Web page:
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I own a gun


z-Carver
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The anti-gun people may now scream.

As several of you know who frequent the chat boards, I recently purchased a SKS. But that was on Monday or Tuesday. Today, I found out I owned a gun.

People talk about buying and selling guns. I used to think that way too, until I sat on my living room floor with my SKS in several pieces. At that moment, I hadn't bought a gun, I owned one.

The difference is a slight one, and one that most people don't notice. If you buy a gun, it's another thing to tuck away among all the CDs and DVDs. When you own it, you care about it, clean it and suddenly, its not a thing on your shelf or in your closet; you can't invest that much time and effort into cleaning and caring for something and remain indifferent.

I've always loved weapons, been fascinated by them. The first thing I ever fired was a crossbow, a specially made one that worked closer to a rifle. I remember that moment, cradling it in my hands, lining up the shot. The sights were for a lefty, but not knowing better, I just moved the crossbow off my shoulder until they worked and made my shot.

The butt of the crossbow slammed into my face, splitting my lip, but I barely felt it. I stared at my shot, a good one, and I was in love. I remember thinking, I was born in the wrong century. I was so crazy-in-love that the thought that I was the wrong gender for medieval warfare didn't occur to me.

I haven't looked back. Today, I'm about to go out to the range and shoot my SKS for the first time. I feel like it's a first date. I know it might hurt; recoil is a bitch.

But then, so is Love. It's still the best feeling in the world.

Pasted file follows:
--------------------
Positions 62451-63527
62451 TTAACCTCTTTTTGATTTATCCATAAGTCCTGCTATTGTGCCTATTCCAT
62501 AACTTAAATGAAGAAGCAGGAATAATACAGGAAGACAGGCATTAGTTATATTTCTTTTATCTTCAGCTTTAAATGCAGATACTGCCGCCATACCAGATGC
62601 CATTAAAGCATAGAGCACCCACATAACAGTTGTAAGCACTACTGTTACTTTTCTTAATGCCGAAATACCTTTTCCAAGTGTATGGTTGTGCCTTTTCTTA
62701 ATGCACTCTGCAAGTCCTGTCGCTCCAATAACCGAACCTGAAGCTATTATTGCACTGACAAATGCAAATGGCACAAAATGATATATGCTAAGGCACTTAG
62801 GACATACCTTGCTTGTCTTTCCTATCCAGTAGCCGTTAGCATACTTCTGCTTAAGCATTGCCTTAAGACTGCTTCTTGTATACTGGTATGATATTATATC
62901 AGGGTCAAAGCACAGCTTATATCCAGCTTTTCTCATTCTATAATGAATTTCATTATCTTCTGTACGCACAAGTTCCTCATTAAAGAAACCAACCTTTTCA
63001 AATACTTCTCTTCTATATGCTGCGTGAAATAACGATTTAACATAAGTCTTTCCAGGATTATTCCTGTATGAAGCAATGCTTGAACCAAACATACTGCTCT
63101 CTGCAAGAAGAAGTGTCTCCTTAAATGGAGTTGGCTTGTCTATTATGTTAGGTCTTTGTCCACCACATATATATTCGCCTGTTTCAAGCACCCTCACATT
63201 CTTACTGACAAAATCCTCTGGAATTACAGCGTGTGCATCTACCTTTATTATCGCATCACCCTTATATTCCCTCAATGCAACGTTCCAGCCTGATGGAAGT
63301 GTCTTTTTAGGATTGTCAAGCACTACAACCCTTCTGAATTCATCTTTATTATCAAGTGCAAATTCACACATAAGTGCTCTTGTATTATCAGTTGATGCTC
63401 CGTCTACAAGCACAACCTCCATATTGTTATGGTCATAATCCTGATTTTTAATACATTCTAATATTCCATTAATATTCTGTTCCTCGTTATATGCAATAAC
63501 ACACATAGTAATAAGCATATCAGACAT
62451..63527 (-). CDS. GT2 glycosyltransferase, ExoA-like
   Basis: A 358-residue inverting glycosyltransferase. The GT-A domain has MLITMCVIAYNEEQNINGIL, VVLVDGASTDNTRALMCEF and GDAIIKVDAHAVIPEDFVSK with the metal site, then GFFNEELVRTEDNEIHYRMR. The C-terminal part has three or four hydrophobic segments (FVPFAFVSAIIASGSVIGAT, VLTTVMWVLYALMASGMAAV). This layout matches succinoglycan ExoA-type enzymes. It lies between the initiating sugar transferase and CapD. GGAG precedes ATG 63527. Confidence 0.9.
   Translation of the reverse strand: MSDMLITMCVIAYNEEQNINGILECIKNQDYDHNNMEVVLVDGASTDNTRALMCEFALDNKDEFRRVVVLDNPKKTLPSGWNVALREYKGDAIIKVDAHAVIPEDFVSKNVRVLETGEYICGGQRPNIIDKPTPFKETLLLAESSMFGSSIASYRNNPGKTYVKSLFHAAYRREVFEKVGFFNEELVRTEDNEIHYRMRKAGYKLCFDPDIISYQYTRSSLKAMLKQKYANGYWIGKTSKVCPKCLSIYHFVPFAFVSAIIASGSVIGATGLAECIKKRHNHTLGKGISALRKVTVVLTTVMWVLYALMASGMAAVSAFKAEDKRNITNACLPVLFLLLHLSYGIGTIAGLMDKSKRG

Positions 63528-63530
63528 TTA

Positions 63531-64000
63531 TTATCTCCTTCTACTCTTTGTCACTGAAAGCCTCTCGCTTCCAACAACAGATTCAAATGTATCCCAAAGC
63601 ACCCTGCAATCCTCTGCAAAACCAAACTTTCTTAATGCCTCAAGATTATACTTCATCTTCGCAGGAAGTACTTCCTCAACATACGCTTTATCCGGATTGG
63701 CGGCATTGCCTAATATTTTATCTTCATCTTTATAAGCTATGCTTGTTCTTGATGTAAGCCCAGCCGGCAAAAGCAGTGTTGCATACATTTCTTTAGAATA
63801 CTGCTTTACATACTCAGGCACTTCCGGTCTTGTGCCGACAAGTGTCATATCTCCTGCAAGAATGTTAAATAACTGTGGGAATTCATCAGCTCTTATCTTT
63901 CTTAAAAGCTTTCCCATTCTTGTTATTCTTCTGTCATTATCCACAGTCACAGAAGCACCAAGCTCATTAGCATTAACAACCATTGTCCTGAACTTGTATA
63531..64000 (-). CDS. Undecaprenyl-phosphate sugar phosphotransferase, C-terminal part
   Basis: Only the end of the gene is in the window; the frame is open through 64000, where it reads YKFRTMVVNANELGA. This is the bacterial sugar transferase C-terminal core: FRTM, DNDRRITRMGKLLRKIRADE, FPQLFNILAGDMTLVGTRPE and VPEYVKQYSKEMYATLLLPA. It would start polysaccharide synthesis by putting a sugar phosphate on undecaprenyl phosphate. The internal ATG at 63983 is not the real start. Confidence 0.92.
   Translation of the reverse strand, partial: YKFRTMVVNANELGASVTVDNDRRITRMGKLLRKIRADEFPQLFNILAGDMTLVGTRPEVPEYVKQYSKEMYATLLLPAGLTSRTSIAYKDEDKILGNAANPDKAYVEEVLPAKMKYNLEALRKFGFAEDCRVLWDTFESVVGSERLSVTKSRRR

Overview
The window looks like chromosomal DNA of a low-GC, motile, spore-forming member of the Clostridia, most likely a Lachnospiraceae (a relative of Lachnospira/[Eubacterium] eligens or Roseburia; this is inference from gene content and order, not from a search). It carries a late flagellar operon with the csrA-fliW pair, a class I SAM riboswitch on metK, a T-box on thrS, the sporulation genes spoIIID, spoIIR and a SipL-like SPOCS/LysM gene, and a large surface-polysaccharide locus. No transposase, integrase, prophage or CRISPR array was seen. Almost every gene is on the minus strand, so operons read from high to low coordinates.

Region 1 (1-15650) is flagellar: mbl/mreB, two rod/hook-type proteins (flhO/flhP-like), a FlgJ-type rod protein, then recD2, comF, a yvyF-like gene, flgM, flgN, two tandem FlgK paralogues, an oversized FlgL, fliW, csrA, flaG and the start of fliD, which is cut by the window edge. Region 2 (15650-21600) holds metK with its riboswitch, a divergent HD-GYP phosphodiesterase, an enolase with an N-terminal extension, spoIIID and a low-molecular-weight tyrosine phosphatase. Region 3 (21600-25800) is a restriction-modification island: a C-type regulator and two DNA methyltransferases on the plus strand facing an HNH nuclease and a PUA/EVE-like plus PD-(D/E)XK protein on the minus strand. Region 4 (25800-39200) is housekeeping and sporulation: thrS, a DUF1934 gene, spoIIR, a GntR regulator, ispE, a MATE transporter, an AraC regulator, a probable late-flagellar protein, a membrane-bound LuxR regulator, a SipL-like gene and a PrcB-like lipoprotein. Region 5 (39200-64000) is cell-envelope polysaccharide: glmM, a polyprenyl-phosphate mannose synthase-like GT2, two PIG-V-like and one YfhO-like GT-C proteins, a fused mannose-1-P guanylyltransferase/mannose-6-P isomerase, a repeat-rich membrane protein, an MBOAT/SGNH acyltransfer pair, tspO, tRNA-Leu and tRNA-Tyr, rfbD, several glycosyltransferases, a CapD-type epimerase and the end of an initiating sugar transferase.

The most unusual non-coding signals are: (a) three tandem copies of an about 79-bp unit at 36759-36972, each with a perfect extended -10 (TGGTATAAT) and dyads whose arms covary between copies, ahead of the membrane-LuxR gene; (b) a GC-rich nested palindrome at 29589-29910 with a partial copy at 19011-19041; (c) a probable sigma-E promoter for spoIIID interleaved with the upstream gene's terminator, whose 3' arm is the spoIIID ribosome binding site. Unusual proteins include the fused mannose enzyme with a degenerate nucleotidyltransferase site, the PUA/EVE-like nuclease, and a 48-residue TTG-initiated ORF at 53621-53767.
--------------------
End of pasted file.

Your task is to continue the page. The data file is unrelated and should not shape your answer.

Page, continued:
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And this is love. My "first date" went well. The SKS is a solid rifle and pretty to boot.

I got compliements on it at the range and at the gun store we stopped at for supplies. It was too hot outside in the middle of a day during one of Missouri's infamous late summers, but the gun worked great.

The moment of truth was wonderful; I had put a single bullet into the rifle in case the firing pin wasn't free floating, a problem we had been warned about it. The SKS had only been out in the sun a few moments, but it was already warm to the touch.

I hefted the weight of wood and metal to my shoulder; my left arm dipped and stablized. I gently pulled the safety latch away from the trigger, freeing it. I looked down the sights, lined them up and let my breath sigh out. In the moment of perfect stillness following my exhale, I pulled the trigger.

It was amazingly easy to squeeze. Built for war, the SKS is a soft touch. I was used to a Beretta 9mm, and overdid it, throwing off my aim. But the bark of the gun through the earplugs, the slide popping open for another round, even the slight slam of recoil into my shoulder: all were wonderful.

My heart was pounding, and I glanced at TS, eager to share the moment. She grinned back, not at all envious. Of course, she had her baby, her Beretta 9mm, in her hand, so perhaps she was a little dizzy herself.

I loaded the SKS and fired again and again, five rounds in all. I was a lousy shot, but then, I'm used to a handgun at 25 yards, not a rifle at 50.

But I'll learn. I hope that I can go hunting this fall and help supplement our meat with venison. And I shouldn't be in a hurry; all relationships take time to build.

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